Photo by Bryan MacCormack
Written by Veronika Nýdrlová and Anika Machura
We spent our day getting to know about Aida Refugee Camp, which is one of the 59 refugee camps built in the occupied West Bank since 1948. Aida is home to more than 6000 Palestinians. We were welcomed in Alrowwad Theatre and Cultural Training Centre, a cultural community space which is a “Home for Dreams, Hopes, Imagination and Creativity”. Here all people, especially children, can gather for education and cultural activities such as traditional dancing, camera and photography workshops and music lessons. We were introduced to the concept of ‘beautiful resistance’, being explained to us as the opposite to the ugly occupation. We had quite a discussion about what the word resistance really means for Palestinians, and for all of us. Could resistance actually be described as beautiful, and if so, is every kind of resistance beautiful? Or is it more a necessary reaction which shouldn’t be classified or judged?
In a walking tour through Aida Camp we got to know many collective and individual stories of the people who lived here for many generations, nowadays right next to the separation wall. No one knows what is going to happen to the self-built houses in the camp, since the leasing of this area’s land is for 99 years of which 68 have passed. The inhabitants of the camp are threatened on a daily basis by the Israeli army that starts shooting tear gas into the camp in the afternoons or demolishes the water tanks on the roof tops at any time.
The afternoon was filled with a string of very interesting talks. We heard professor Mazin Qumsiyeh, teaching at various Palestinian universities and a former lecturer at Yale, who talked about the occupation in a global context and opened some other interesting topics. “I want to make a workshop on revolution”, he said after talking about all the initiatives, especially organised by NGOs, to support Palestine, which not always benefit the Palestinian communities.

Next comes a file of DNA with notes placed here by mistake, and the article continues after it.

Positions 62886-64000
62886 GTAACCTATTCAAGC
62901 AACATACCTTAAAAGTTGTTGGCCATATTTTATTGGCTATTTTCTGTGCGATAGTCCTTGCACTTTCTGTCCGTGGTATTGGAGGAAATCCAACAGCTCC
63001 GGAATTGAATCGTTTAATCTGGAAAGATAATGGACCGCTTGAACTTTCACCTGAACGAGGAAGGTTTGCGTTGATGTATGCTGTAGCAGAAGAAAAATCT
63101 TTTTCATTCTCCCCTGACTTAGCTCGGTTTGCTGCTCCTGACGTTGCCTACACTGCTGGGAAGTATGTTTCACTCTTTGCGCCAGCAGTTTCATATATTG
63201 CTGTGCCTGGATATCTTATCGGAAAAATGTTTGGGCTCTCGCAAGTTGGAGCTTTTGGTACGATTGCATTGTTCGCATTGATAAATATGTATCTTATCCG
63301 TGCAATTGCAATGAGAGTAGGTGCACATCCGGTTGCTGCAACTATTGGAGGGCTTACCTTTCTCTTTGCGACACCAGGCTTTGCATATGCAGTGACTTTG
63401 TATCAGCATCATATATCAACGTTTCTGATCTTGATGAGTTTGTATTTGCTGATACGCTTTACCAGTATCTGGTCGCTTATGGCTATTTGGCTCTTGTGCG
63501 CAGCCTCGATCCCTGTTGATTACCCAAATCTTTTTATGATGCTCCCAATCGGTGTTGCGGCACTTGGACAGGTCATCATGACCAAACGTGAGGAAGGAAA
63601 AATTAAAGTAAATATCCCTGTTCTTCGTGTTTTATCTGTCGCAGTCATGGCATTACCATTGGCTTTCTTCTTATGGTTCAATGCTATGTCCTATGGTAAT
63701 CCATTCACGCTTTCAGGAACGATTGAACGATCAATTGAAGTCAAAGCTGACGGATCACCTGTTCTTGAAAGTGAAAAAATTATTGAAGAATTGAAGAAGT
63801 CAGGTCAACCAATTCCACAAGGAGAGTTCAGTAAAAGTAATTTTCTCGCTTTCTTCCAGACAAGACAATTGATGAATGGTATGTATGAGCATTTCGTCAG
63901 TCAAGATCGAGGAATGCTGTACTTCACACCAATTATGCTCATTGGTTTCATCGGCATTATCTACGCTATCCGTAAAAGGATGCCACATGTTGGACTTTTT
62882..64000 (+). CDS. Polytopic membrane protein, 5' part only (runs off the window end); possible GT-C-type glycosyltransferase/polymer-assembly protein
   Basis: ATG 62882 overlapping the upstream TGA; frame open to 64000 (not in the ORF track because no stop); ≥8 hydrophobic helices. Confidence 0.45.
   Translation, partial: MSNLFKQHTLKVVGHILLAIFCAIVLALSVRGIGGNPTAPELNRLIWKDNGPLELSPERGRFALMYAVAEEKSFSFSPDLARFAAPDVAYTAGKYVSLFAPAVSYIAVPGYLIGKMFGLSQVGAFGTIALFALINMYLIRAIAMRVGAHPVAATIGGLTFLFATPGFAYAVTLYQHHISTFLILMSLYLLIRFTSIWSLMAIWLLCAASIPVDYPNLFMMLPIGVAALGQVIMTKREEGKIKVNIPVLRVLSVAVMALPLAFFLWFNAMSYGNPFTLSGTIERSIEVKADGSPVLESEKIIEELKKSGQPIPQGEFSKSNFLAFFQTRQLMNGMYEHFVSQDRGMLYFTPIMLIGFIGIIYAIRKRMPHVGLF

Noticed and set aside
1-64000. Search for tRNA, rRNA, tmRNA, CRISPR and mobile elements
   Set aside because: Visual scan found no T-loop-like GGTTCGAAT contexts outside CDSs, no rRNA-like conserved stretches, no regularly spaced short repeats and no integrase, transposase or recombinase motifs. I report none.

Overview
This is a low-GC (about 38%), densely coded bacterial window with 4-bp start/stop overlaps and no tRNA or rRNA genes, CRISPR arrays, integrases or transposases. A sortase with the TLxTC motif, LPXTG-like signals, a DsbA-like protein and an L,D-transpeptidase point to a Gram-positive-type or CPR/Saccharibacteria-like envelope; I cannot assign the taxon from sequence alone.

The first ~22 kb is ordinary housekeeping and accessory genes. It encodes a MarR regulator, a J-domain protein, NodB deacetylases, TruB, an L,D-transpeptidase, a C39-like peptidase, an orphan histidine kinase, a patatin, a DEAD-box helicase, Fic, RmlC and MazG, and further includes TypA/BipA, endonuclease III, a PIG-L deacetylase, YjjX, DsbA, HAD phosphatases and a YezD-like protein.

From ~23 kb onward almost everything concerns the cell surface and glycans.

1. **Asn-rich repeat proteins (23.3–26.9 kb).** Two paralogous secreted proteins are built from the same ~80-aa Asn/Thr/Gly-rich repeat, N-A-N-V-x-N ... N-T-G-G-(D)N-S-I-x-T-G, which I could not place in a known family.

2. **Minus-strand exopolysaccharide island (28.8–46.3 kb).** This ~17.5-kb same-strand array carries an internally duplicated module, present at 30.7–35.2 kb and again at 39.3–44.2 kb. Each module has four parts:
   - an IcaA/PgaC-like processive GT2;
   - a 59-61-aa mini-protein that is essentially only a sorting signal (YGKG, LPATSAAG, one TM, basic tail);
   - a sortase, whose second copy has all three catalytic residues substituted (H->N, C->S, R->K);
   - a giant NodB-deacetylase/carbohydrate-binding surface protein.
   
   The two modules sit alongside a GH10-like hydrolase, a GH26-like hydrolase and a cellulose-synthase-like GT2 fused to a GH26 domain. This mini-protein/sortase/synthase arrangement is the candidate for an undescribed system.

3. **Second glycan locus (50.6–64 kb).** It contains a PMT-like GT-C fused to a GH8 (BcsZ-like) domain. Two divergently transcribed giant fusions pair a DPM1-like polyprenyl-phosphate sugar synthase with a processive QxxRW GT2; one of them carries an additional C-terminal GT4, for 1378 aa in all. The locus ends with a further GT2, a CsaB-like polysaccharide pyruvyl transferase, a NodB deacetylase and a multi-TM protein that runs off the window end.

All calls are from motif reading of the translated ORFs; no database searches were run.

One of our Freedom Riders and actors from The Freedom Theatre, Osama who grew up in Al-Azzeh Refugee Camp, explained his categorisation of the different refugee generations: the Nakba generation, the Stone generation, the Intifada generation and the Oslo generation, divided further into the Tank and the Wall generation. Growing up throwing stones at army jeeps every day to express his feelings and to show that he was a living human being, Osama said, “I believe that theatre is the way I can call for revolution”.
One other fellow Freedom Rider and leader of the Jana Natya Manch theatre group, Sudhanva, gave a talk about solidarity, its definition and why it was important for him and his group to get together with the Palestinian actors from The Freedom Theatre. He closed with the famous quotation of Mahatma Gandhi: “Be the change you want to see in the world.”
Photos by Bryan MacCormack w/Left in Focus, and Ibraheem Moqbel
Omar Kettani from the Right to Education Campaign at Birzeit University continued talking about the effects of the occupation, especially on education in the West Bank. He connected to what Osama was talking about and introduced the Bank generation, children who are caught somewhere in the middle of their parent’s loans and their expensive lifestyle in the Ramallah area. Omar Kettani emphasized that “education is resistance, but not the education that brings you to a privileged level; that is the opposite”.
At the end of the afternoon, the director of the community centre, Abdelfattah Abusrour, summarised the vision of Alrowwad and focused on an important part of the resistance, which is the creativity of the new generation. “We are prisoners of the collective narrative, we need to recognise the individual stories,” he said.
The band Shajar closed with variations of traditional Palestinian music, being warmly appreciated by all of us after this really important educational day in Aida Refugee Camp.
Photo by Bryan MacCormack w/Left in Focus
The Alrowwad stage became full of clapping and singing and the Freedom Riders left the camp with heads full of stories and impressions, singing on the bus back to our guesthouse.
Drawings by Tim Sanders